Impeachment Week 11: House Judiciary hearing to explore whether ‘high crimes and misdemeanors’ apply to President Trump

WASHINGTON – The House’s Democratic investigation of President Donald Trump moves from the fact-gathering hearings of the Intelligence Committee to a hearing Wednesday at the Judiciary Committee, which will decide whether to recommend articles of impeachment.

The Intelligence Committee will vote Tuesday on a report of its findings, compiled after two weeks of open hearings with a dozen witnesses and weeks more of closed-door testimony. If approved, the report will be sent to the Judiciary Committee, which is expected to use it as the foundation of the case against Trump. 

The first Judiciary Committee hearing will focus on the constitutional grounds for impeachment. The review will cover the intent and meaning of “high crimes and misdemeanors,” for which a president could potentially be removed.

“Our first task is to explore the framework put in place to respond to serious allegations of impeachable misconduct like those against President Trump,” Judiciary Chairman Jerry Nadler, D-N.Y., said in announcing the hearing.

Nadler set a deadline of 6 p.m. Sunday for Trump to decide whether to participate personally or send a lawyer to question witnesses Wednesday. White House counsel Pat Cipollone replied Sunday that he Trump wouldn’t participate in the Wednesday hearing he said was part of a “baseless and highly partisan inquiry.”

Nadler sent a second letter on Friday, asking the president whether he intends to participate at all in the inquiry, whether it be to question witnesses, respond to any of the evidence or offer any presentation in his defense. Nadler gave Trump a Friday deadline to respond to that letter, which Cipollone said he was taking under advisement.

Trump has repeatedly called the investigation a partisan “witch hunt.” Cipollone notified the House on Oct. 8 that it wouldn’t participate in what he called an illegitimate and unconstitutional inquiry. Witnesses and federal agencies have defied subpoenas for documents and testimony.

Nadler on Friday also asked Rep. Doug Collins of Georgia, the top Republican on the committee, if the GOP will want to subpoena anyone in these hearings. Collins replied in a letter asking Nadler to expand the number of witnesses from four planned academics, to include a broader spectrum of scholastic and political views.

“An equal distribution of experts for the December 4 hearing would be a small concession to demonstrate to the American people this impeachment inquiry is not merely political theater,” Collins wrote.

The hearing is a prelude to debate on whether the committee should recommend articles of impeachment to the full House. If the House votes to impeach Trump, the Senate would then hold a trial, probably in early 2020, to determine whether to remove Trump.

But a two-thirds majority would be required for conviction, or removal, making it unlikely in the Republican-controlled Senate. No president has been removed this way in three previous impeachment inquiries.

The Judiciary Committee is collecting reports from five other committees as evidence for possible articles of impeachment. The Intelligence Committee will submit its report about its investigation –with the Foreign Affairs and Oversight and Reform committees – of Trump’s dealings with Ukraine.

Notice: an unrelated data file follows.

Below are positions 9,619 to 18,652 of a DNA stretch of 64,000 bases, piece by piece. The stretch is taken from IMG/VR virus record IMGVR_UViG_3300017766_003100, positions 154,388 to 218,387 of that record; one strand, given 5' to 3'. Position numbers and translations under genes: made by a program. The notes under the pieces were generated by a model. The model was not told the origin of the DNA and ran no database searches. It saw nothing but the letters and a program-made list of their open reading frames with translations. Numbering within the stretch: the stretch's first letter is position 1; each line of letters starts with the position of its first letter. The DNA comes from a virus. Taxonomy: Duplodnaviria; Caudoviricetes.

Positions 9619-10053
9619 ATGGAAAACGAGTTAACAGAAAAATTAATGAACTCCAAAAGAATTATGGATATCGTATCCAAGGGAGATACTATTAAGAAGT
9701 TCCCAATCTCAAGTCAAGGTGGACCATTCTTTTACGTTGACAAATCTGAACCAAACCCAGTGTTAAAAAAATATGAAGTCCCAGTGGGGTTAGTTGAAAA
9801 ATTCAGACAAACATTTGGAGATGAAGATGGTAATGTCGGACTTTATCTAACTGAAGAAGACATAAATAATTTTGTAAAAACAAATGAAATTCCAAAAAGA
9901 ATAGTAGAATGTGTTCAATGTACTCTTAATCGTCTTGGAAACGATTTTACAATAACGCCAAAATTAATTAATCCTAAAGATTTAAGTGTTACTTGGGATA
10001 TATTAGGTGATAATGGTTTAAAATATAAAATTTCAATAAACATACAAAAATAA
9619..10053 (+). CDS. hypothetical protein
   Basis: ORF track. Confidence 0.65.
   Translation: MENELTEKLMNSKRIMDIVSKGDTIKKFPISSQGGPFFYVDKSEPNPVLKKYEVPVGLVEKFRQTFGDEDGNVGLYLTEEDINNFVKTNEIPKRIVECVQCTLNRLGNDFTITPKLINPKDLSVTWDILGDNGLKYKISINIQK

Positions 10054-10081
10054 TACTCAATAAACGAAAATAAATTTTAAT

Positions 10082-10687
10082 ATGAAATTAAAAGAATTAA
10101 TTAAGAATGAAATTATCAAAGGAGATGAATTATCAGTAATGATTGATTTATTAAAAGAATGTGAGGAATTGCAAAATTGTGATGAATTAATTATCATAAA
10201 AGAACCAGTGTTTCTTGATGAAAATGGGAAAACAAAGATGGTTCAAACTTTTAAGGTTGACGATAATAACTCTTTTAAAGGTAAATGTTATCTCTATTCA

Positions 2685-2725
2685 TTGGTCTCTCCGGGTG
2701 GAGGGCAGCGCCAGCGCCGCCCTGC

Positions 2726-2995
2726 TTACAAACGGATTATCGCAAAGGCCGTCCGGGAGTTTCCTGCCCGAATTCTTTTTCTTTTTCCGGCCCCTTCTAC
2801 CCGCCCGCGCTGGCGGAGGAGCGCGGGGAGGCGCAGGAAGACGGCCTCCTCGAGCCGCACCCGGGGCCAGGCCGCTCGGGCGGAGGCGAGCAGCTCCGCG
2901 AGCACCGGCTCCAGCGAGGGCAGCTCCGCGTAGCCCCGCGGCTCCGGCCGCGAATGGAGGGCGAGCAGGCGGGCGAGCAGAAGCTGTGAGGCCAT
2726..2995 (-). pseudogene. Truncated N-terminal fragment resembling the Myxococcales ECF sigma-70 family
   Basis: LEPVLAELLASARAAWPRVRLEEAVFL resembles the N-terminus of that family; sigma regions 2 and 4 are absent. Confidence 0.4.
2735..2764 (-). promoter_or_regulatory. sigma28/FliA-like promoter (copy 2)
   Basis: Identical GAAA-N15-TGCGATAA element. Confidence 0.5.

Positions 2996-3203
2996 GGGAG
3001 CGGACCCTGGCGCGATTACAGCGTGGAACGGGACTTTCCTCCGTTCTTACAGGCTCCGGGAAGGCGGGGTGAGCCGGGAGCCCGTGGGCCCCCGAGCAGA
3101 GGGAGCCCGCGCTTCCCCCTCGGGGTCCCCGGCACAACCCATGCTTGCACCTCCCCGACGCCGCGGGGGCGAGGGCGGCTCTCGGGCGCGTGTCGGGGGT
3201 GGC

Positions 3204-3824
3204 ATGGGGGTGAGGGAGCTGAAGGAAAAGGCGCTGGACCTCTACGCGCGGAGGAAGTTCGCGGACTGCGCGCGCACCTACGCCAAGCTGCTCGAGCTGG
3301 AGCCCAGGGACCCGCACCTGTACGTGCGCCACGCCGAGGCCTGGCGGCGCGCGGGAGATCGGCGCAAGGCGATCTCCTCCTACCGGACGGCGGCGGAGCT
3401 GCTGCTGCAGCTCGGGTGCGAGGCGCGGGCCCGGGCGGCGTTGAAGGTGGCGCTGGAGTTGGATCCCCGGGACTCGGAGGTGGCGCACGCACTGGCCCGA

Two weeks of hearings before the Thanksgiving break featured diplomats and national security officials describing Trump’s demand for Ukraine to investigate his political rival, former Vice President Joe Biden and his son, Hunter. Witnesses said the investigations were initially a condition for a White House meeting between Trump and Ukraine President Volodymyr Zelensky and later a trade-off for the release of $391 million in military aid.

But Trump has said he was justified in calling for the investigation of corruption. Congressional Republicans have argued that the president sets foreign policy, but that the dispute over Ukraine boils down to

Rep. Devin Nunes of California, the top Republican on the panel, said Democratic charges change by the day from demanding a quid pro quo to extortion to bribery to obstruction of justice.

“It’s clear why the Democrats have been forced onto this carousel of accusations,” Nunes said. “President Trump had good reason to be wary of Ukrainian election meddling against his campaign and of widespread corruption in that country.”

Rep. Jim Jordan, R-Ohio, who served on the Intelligence Committee during the hearings and is a member of the Judiciary Committee, said Trump met with Zelensky and released the aid without the requested investigation.

House Judiciary Committee Chairman Jerrold Nadler, D-N.Y.

The Judiciary Committee has focused on special counsel Robert Mueller’s investigation of Russian interference in the 2016 election. Mueller found no conspiracy between the Trump campaign and Russia, despite numerous contacts. Mueller made no decision on whether to charge Trump with obstruction of justice, despite 10 potential episodes listed in the report, because of Justice Department policy barring charges against a sitting president.

House Speaker Nancy Pelosi, D-Calif., said Trump used his office for personal gain while undermining the national security of the United States by withholding military aid from Ukraine.

“As we continue to gather evidence and the facts from the testimony, we will go where the facts take us,” Pelosi said.

Trump touted Mueller’s conclusions repeatedly as “no collusion, no obstruction.” Jordan said he’d never seen the country this divided, but that Democrats pursued their investigations anyway.

“No conspiracy, no coordination, no collusion, but they don’t care,” Jordan said.

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